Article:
The Fayette Tribune, Oak Hill, W.Va.

Local News

October 18, 2011

Learn about Scouts’ 2013 service initiative

An open house on Friday, Oct. 21, will allow Fayette County residents to learn more about how a community service initiative by the Boy Scouts of America could affect the local community, and how to get involved.

During the National Jamboree in 2013, approximately 40,000 visiting Scouts will fan out over nine counties in southern West Virginia to complete 200 community service projects over five days. The major focus areas of the projects are green-friendly, construction, infrastructure, wellness, and arts and education.

Local organizations can submit an application to be considered as one of the projects supported by the scouts during that week. Friday’s meeting is a first step in that process. 

 The meeting, which runs from 3 to 5 p.m. at the Fayette County Courthouse Commission Room, is open to the public. Its aim is to raise public awareness about the Reaching the Summit Community Service Initiative in Fayette County and also promote the release of applications for the program.

Representatives from the Boy Scouts of America and Citizens Conservation Corps of West Virginia — the official clearinghouse for the volunteer hours provided by the scouts — will speak about the impact of the Summit Bechtel Family Scout Reserve and the Fayette County Reaching the Summit Community Service Initiative on the local community. Dave Pollard, who will lead the initiative in Fayette County, will also speak about what the project means to the county.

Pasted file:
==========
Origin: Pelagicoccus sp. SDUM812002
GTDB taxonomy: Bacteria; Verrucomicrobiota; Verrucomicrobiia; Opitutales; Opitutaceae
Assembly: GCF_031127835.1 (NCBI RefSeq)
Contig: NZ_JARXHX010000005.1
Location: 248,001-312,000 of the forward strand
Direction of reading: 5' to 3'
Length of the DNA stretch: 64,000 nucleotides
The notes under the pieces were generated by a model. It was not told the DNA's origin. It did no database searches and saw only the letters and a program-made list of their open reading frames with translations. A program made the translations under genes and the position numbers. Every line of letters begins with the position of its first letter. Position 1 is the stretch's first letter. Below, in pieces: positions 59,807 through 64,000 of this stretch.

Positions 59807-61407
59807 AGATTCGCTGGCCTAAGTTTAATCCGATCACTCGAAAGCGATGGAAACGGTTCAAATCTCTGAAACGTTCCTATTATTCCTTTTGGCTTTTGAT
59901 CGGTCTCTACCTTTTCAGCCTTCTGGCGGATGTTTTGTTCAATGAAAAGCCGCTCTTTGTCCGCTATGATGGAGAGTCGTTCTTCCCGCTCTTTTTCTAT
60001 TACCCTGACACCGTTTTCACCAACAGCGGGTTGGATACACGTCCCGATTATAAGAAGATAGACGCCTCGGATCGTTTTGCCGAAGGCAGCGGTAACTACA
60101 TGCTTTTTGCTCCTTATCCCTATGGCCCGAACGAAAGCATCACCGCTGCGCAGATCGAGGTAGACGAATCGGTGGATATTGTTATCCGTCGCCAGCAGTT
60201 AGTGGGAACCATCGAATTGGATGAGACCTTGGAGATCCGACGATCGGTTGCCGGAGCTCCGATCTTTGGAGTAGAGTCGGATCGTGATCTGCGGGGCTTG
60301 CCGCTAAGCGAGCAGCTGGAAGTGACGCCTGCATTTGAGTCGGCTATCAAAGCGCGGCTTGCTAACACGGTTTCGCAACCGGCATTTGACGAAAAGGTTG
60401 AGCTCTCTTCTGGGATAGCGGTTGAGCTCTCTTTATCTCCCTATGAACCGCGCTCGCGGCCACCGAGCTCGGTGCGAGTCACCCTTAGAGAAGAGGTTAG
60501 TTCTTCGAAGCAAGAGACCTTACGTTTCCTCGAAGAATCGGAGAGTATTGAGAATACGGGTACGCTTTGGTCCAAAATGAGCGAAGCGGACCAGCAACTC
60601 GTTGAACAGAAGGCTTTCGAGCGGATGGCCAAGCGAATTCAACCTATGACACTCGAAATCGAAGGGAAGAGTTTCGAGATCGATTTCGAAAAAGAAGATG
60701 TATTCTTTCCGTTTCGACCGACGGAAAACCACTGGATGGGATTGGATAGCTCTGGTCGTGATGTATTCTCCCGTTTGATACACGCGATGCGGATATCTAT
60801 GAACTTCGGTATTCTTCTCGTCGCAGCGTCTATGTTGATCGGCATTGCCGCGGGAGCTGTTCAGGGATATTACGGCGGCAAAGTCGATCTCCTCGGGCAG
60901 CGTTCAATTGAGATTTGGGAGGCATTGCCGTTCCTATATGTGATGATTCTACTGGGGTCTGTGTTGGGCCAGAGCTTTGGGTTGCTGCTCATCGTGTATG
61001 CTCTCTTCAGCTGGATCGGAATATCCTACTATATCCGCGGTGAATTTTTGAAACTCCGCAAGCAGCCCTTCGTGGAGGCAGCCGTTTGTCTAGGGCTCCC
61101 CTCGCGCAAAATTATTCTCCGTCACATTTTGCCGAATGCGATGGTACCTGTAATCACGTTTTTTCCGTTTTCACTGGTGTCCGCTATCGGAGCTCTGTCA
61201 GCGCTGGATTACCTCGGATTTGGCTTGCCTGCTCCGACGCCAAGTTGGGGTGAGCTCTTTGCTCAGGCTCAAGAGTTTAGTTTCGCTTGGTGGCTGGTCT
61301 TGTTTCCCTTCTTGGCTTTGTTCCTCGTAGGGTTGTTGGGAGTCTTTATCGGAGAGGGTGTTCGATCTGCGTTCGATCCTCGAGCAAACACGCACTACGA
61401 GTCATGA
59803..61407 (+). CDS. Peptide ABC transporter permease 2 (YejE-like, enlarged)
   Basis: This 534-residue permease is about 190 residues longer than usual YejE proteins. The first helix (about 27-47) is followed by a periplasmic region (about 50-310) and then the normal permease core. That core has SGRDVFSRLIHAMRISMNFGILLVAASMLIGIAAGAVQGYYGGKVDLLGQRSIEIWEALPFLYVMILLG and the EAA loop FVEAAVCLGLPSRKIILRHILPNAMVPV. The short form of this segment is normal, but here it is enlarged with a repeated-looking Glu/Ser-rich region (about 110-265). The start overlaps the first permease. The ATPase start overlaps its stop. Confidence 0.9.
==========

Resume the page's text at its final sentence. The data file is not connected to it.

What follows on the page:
After formal presentations, attendees will be free to pick up applications, which are due in March 2012, and ask questions about the program. There will also be booths with information about how to get involved as a volunteer to help plan the initiative.

According to a project “roadmap” published by the Citizens Conservation Corps of West Virginia on their website, the first step for the program is for each of the nine counties to form a work group to bring together representatives from the county commissions, business, government, community, religious, and faith-based organizations. The group will meet every two months to prepare for the service projects and form smaller committees, which include volunteers, media and public relations, youth council, and fundraising. Friday’s meeting will also provide an avenue to get involved in the work group.

Applications and more information about the community service program — including the minutes of meetings already held in the participating counties — also are available at


Text Only
Local News
Helium debate
AP Video